Just rewards of Brazil’s anti-corruption triumphs

The prosecution of a huge scandal and popular demands for honest government have finally brought enough reforms to help revive Latin America’s largest economy.

AP Photo
Deltan Dallagnol, lead federal prosecutor in the so-called Car Wash investigation, gives an interview in Curitiba, Brazil Jan. 26. The lead federal prosecutor in the massive corruption investigation roiling Brazil says recent developments could double the size of the case, a staggering possibility given that the probe has ensnared many of the country’s elite, threatens to bring down President Michel Temer and is expanding to other Latin American countries.

Virtue is supposed to be its own reward. Yet for Brazilians, the reward may be more tangible.

Since 2013, millions of people in the world’s fifth most populous country have protested for honest government. Their call was met by an impressive prosecution of corrupt officials and their resulting removal. That in turn has led to recent reforms, such as a new president, a cap on government spending, and big changes at Petrobras, the state-run oil company that was the source of a giant kick-back scheme.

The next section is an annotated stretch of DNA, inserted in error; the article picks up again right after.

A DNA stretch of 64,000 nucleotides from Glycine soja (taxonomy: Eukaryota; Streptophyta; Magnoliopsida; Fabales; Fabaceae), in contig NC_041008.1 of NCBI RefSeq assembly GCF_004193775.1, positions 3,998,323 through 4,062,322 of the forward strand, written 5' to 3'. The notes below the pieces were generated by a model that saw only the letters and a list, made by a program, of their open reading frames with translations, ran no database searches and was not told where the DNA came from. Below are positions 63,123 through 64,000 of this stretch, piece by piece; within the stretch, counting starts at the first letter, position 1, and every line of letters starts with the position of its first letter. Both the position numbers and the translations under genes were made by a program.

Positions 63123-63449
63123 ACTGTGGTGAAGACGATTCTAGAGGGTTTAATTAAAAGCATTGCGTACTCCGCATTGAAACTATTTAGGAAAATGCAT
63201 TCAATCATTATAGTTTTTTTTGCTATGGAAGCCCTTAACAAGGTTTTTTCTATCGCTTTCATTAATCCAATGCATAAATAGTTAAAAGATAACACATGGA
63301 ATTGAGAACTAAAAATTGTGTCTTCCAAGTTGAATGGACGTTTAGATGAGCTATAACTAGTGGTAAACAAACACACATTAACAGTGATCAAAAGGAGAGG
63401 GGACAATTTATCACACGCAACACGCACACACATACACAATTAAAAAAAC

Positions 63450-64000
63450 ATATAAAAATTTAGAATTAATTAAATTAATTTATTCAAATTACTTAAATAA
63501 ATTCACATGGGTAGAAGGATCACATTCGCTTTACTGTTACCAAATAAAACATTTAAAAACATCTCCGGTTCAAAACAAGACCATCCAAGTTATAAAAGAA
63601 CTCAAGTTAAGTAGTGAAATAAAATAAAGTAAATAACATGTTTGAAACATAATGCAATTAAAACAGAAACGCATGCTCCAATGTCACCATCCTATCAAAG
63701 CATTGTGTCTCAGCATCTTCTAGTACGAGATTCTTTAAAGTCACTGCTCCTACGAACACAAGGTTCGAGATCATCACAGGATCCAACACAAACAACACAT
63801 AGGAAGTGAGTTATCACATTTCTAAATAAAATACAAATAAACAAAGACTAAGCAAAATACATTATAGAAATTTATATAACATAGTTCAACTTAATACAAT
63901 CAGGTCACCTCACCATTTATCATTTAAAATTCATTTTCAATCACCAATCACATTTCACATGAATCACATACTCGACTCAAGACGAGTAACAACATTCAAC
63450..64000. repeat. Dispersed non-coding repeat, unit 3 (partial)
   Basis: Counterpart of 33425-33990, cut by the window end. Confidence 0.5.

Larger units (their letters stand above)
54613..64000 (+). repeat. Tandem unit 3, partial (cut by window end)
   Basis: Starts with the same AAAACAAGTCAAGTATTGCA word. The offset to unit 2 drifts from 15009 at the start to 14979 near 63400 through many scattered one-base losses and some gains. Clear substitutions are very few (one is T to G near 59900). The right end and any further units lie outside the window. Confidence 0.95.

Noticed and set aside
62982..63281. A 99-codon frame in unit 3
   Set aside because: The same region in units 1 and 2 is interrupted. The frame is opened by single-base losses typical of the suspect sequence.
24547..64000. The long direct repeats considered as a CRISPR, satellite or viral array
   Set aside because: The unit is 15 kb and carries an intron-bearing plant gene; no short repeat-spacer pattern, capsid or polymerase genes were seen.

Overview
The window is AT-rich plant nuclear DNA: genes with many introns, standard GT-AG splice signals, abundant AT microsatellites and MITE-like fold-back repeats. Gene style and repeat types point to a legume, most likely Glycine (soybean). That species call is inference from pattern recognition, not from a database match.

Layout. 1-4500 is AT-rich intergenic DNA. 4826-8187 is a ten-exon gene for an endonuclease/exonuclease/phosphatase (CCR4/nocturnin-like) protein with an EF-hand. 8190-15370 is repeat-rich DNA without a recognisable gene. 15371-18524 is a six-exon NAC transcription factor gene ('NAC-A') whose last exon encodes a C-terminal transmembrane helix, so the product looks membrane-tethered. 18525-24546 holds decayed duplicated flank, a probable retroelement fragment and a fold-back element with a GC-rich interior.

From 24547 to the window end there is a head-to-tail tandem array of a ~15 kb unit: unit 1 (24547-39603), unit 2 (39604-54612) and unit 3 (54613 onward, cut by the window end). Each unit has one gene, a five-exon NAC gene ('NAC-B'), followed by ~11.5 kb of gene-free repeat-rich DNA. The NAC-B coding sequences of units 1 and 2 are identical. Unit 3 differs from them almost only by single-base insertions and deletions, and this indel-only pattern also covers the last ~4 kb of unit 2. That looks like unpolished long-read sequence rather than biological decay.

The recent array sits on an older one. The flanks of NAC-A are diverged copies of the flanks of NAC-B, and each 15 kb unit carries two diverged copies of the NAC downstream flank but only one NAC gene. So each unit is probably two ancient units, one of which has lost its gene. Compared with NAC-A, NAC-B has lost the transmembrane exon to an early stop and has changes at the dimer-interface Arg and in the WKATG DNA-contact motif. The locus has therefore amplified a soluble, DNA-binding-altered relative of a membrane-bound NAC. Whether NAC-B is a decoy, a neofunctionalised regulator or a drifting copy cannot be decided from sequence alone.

The reward? Latin America’s largest economy, which has been stuck in a deep recession for two years, is showing signs of growth, including a surprising rise in consumer confidence. “Brazilians have had enough of the corruption that is ravaging their country,” said Mercedes de Freitas of Transparency International, a global nonprofit group, at a recent ceremony honoring Brazil’s prosecutors.

Dozens of politicians and businesspeople have been convicted of graft with many more expected to be charged this year. The extent of corruption shocked even the prosecutors. “We were surprised, because one thing is to know that ... corruption is rooted, widespread and systematic in Brazil, and another thing is to look at the monster in the eyes,” federal prosecutor Deltan Dallagnol told AFP.

Mr. Dallagnol has helped lead an effort in the Brazilian Congress to pass laws that would help prevent and detect corruption. Many lawmakers still resist such reforms. That has led Dallagnol, a young Harvard-trained prosecutor, to say that lower-income Brazilians must understand how money siphoned off by corrupt officials only reduces the ability of government to meet the needs of people.

In the past decade, many countries from India to Romania have seen major protests against corruption and their nation’s culture of impunity. Brazil stands out for the persistence of protests and the courage of prosecutors to demand equality before the law. The country still has far to go to clean up its political system. But a little virtue, spread across millions of people, has helped bring some reward.

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